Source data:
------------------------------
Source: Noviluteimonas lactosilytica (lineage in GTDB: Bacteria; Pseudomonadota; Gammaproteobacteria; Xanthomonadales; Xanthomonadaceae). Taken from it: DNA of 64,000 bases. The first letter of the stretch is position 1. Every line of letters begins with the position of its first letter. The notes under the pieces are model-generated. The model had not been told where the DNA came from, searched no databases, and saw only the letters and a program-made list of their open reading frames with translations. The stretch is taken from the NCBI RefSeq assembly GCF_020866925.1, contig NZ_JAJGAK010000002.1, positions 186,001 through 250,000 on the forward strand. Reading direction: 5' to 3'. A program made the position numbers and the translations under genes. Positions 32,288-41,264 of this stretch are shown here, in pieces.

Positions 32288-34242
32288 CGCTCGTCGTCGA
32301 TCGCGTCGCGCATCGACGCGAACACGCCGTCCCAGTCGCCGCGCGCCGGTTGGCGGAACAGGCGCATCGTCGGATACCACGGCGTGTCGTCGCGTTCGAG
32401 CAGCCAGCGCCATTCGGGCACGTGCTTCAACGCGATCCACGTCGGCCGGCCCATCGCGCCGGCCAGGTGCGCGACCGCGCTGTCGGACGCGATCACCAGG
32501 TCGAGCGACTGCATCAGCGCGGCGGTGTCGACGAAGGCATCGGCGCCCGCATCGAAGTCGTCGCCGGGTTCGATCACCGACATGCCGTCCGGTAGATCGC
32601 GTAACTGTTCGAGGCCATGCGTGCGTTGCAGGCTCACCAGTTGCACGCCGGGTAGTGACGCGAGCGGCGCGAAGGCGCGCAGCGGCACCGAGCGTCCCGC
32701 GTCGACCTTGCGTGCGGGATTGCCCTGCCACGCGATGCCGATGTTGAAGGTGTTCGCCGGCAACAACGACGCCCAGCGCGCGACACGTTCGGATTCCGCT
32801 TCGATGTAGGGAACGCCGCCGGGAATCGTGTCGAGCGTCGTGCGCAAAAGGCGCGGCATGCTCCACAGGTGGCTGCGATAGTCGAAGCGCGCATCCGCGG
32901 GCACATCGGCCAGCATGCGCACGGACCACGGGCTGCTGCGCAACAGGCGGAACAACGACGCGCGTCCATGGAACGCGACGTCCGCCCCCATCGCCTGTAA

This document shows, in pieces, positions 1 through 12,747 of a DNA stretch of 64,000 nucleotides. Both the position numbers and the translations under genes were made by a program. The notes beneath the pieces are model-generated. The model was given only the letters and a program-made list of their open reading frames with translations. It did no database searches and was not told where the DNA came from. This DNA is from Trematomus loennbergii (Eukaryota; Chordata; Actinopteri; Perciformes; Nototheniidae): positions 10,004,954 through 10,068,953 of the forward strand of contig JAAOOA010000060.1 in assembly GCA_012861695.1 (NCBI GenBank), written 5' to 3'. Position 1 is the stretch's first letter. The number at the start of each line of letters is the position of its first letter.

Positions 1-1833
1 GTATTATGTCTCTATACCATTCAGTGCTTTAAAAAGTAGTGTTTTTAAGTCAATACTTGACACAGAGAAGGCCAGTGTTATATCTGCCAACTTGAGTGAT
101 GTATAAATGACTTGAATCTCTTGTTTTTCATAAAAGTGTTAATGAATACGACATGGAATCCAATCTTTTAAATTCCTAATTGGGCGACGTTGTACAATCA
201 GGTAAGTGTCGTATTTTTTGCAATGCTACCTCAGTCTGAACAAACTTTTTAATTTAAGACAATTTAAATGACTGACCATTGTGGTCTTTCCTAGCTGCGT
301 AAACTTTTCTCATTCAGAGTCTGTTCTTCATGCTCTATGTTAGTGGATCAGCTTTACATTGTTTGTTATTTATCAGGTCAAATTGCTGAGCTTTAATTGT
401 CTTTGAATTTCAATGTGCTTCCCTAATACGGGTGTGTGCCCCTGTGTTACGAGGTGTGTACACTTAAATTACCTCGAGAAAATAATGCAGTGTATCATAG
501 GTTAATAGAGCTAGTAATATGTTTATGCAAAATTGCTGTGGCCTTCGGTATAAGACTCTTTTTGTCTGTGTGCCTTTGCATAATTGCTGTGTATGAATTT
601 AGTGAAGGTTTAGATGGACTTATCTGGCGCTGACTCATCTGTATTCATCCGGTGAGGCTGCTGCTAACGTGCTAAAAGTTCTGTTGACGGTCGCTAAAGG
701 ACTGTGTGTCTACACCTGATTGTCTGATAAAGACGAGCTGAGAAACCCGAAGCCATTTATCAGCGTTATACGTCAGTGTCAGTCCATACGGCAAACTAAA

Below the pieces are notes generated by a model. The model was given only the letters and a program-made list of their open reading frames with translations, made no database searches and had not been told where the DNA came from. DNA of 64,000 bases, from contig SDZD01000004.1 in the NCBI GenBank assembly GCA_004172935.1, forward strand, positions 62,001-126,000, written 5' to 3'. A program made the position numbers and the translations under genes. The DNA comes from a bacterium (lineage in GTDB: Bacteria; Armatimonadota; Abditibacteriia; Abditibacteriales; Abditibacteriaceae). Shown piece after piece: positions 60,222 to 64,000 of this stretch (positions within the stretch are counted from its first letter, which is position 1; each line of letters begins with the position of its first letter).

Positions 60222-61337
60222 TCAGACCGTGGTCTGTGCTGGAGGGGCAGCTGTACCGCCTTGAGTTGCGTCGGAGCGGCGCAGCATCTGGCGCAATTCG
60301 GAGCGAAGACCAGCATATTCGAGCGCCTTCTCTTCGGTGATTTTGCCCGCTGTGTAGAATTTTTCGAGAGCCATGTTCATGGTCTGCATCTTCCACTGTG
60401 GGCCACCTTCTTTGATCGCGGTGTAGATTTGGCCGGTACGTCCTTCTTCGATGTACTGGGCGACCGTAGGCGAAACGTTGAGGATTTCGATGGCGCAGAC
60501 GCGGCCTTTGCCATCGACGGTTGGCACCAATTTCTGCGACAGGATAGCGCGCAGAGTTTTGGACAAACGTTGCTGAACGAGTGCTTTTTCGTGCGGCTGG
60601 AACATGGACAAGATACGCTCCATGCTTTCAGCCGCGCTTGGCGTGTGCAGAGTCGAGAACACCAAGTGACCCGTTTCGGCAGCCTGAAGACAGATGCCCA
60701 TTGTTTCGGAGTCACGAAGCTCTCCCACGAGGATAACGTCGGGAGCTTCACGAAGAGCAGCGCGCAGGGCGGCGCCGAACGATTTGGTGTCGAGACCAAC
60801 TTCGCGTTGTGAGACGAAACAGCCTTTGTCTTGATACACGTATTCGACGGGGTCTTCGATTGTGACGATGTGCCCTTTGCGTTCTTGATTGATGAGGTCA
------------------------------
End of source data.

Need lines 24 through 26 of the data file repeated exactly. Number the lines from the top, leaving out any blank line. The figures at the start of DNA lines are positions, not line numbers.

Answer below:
60301 GAGCGAAGACCAGCATATTCGAGCGCCTTCTCTTCGGTGATTTTGCCCGCTGTGTAGAATTTTTCGAGAGCCATGTTCATGGTCTGCATCTTCCACTGTG
60401 GGCCACCTTCTTTGATCGCGGTGTAGATTTGGCCGGTACGTCCTTCTTCGATGTACTGGGCGACCGTAGGCGAAACGTTGAGGATTTCGATGGCGCAGAC
60501 GCGGCCTTTGCCATCGACGGTTGGCACCAATTTCTGCGACAGGATAGCGCGCAGAGTTTTGGACAAACGTTGCTGAACGAGTGCTTTTTCGTGCGGCTGG